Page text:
The disadvantage of a free product is that you don't make money selling it--instead, you typically have to sell ads. This quarter, Facebook made about $2.37 in revenue for each of its 1.35 billion users.
So which companies would interest Mark Zuckerberg?
How many products actually have a billion users? It depends on how you measure.
- Facebook didn't pass the billion-user mark that long ago, and its biggest acquisitions, WhatsApp and Instagram, have a ways to go at 600 million and 200 million active users, respectively.
- PayPal claims to process 10 million transactions a day, or a billion every two years. But they only have 157 million active accounts. Snore.
- Amazon has inconceivably huge sales, but a piddly 244 million user accounts. Forget it.
- As mentioned above, there are several huge conglomerates that reach billions of consumers - Procter & Gamble claims to serve nearly 5 billion people - but it's unlikely that they produce a single product that serves a billion people.
- Google, one of Facebook's biggest rivals, is a contender. It was one of the first sites to reach a billion monthly unique visitors, and YouTube is there too, but it's not clear how many individual products would interest Zuckerberg. For example: Gmail had only 416 million users the last time Google reported those numbers, in 2012. Google Drive only has 240 million users.
- Apple is close too. There are 800 million iTunes accounts, a decent measure of unique Apple users across their product line. The app store alone has clocked 75 billion downloads, and Apple just sold their 500 millionth iPhone.
There's one company we're fairly certain meets Zuckerberg's billion-user requirement by any measure: Coca-Cola. The company moves up to 1.9 billion servings a day, and its namesake beverage has been around for 128 years.
At press time, it wasn't clear if Zuckerberg would be interested in turning Coca-Cola into a meaningful business in its own right just yet.
The American fossil-fuel boom has spawned debates on what to do with this wealth. Ohio finds itself in the middle of one right now. The state’s Republican governor, John Kasich, is proposing to raise oil and gas taxes, to ensure the riches don’t all go to workers and companies based out of state.
“His view is, this is some sort of a rip-off,” says Ohio State economist Mark Partridge. “That these energy resources are transported out of the state of Ohio, used and refined in other places. And all the profit and wealth goes to these other places and it leaves Ohio.”
By most measures, Ohio’s taxes on energy production are low. They’re less than 1 percent, compared to 7 percent in Texas, 11 percent in Wyoming, and 25 percent in Alaska.
Kasich wants to raise state taxes to 2.75 percent or even higher. Drilling companies threaten to leave and go to low-tax states. But that hasn’t happened historically. A study by Headwaters Economics notes “the academic literature generally disagrees that tax competition is important to oil production.”
“The decisions on where to drill are not going to be determined by comparing different states,” says Michael Levi of the Council on Foreign Relations and author of "The Power Surge: Energy, Opportunity, and the Battle for America's Future." “They’re going to be determined on a location-by-location basis, on whether a profit can be made."
Governments that tax oil and gas taxes use the money in different ways. Some, like Norway, store it away for future generations in sovereign wealth funds. Other spend it on roads damaged by drilling, or invest in education.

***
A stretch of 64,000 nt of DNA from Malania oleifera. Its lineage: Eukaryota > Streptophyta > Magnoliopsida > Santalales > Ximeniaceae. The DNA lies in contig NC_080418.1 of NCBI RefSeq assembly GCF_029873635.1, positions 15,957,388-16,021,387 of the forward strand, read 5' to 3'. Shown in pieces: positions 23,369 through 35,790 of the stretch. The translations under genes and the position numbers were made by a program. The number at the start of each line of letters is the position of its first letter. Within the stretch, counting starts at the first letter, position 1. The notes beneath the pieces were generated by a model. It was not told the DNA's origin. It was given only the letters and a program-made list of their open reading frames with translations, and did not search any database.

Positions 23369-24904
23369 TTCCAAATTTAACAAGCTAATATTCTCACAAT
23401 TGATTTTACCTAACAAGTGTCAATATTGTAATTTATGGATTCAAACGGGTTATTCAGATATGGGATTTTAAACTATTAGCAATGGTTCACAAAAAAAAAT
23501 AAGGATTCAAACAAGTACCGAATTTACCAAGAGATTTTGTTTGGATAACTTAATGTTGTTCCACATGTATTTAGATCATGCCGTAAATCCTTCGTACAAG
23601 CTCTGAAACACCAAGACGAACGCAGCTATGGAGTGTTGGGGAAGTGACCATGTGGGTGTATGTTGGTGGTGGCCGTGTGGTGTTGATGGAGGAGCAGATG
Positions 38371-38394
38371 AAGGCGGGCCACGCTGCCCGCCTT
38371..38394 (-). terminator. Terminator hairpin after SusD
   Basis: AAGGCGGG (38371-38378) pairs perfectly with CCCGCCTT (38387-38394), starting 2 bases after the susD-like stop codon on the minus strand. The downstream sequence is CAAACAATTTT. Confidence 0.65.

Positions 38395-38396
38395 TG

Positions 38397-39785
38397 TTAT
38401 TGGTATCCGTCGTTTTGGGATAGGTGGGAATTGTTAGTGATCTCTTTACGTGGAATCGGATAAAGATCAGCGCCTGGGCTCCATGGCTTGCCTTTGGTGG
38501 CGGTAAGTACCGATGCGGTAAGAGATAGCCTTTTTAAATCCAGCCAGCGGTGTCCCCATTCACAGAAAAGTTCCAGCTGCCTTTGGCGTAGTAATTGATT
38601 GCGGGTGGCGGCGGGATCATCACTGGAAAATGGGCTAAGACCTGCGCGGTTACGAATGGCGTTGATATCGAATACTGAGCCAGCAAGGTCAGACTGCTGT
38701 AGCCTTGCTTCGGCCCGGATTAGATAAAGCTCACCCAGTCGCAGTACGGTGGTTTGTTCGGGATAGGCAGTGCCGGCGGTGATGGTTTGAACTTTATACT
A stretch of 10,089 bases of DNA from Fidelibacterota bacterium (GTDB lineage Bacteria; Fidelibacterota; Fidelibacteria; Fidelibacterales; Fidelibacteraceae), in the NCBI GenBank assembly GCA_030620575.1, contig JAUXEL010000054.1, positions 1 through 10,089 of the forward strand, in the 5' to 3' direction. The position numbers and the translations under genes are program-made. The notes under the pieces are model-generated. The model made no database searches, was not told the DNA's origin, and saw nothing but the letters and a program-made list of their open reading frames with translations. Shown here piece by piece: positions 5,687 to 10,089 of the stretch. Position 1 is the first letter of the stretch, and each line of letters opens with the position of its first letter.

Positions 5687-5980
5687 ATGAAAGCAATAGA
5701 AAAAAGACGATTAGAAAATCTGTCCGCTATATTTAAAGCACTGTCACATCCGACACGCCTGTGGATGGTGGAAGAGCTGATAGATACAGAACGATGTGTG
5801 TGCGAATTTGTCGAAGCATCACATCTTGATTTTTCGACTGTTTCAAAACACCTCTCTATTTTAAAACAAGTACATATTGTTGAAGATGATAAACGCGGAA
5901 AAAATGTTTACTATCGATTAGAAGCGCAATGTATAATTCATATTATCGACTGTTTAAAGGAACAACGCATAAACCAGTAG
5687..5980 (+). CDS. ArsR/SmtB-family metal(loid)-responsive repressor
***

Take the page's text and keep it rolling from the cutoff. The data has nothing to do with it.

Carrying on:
Governor Kasich of Ohio wants to cut taxes, which spreads the energy wealth. But Mark Haggerty at Headwaters Economics worries that makes the state budget more dependent on taxes from fossil fuels – a boom and bust sector.
“In fact, what you’re doing is actually creating a less stable tax base for the state going forward into the future,” Haggerty says.
And the future is the whole question: how to take today’s riches and plant them in the right place.
An unmanned rocket that was supposed to ferry supplies to the International Space Station exploded just after liftoff Tuesday. That has drawn attention to NASA’s growing reliance on private space companies to do its legwork.
In 2008, NASA was preparing to retire the space shuttle. So it hired two private companies to resupply the space station: Orbital Sciences Corp., whose rocket just exploded, and Space Exploration Technologies (also known as SpaceX).
The initial price tag was $3.5 billion. The idea was to both to achieve the space agency’s goals at a lower cost to taxpayers, and to help foster the growth of the commercial space industry.
To do that, NASA wasn’t buying a new space shuttle.
“What they actually bought was cargo delivery services, just like you would buy services on Fed Ex or something like that,” says Frank Slazer, vice president for space systems at the Aerospace Industries Association.
Tuesday’s explosion may prompt concern over the increasing privatization of space. But industry watchers are quick to remind that NASA has always relied on the private sector.
“NASA’s never built a rocket,” says John Logsdon, who founded the Space Policy Institute at the George Washington University. “Rockets that NASA and the Air Force use have always been built by private companies.”
He doesn’t think the explosion says anything profound about this model of business.
“What it says is launching things into space is hard. And there will be unfortunately failures along the way,” he says.
The stakes are going to rise, though.
NASA recently hired Boeing and SpaceX to ferry astronauts to the space station in a few years. (Of course Boeing, and its heritage units, played an integral role in building the Apollo spacecraft.)
Meanwhile, the commercial space industry has grown globally. It’s now worth about $225 billion, according to Carissa Christensen, managing partner of the Tauri Group. That figure includes commercial satellite launches and operation.
“Putting that in context,” she says, “the total amount that governments spend globally is about $75 billion.”
NASA is getting ready to spend more. It’s now in the process of awarding the next round of cargo contracts.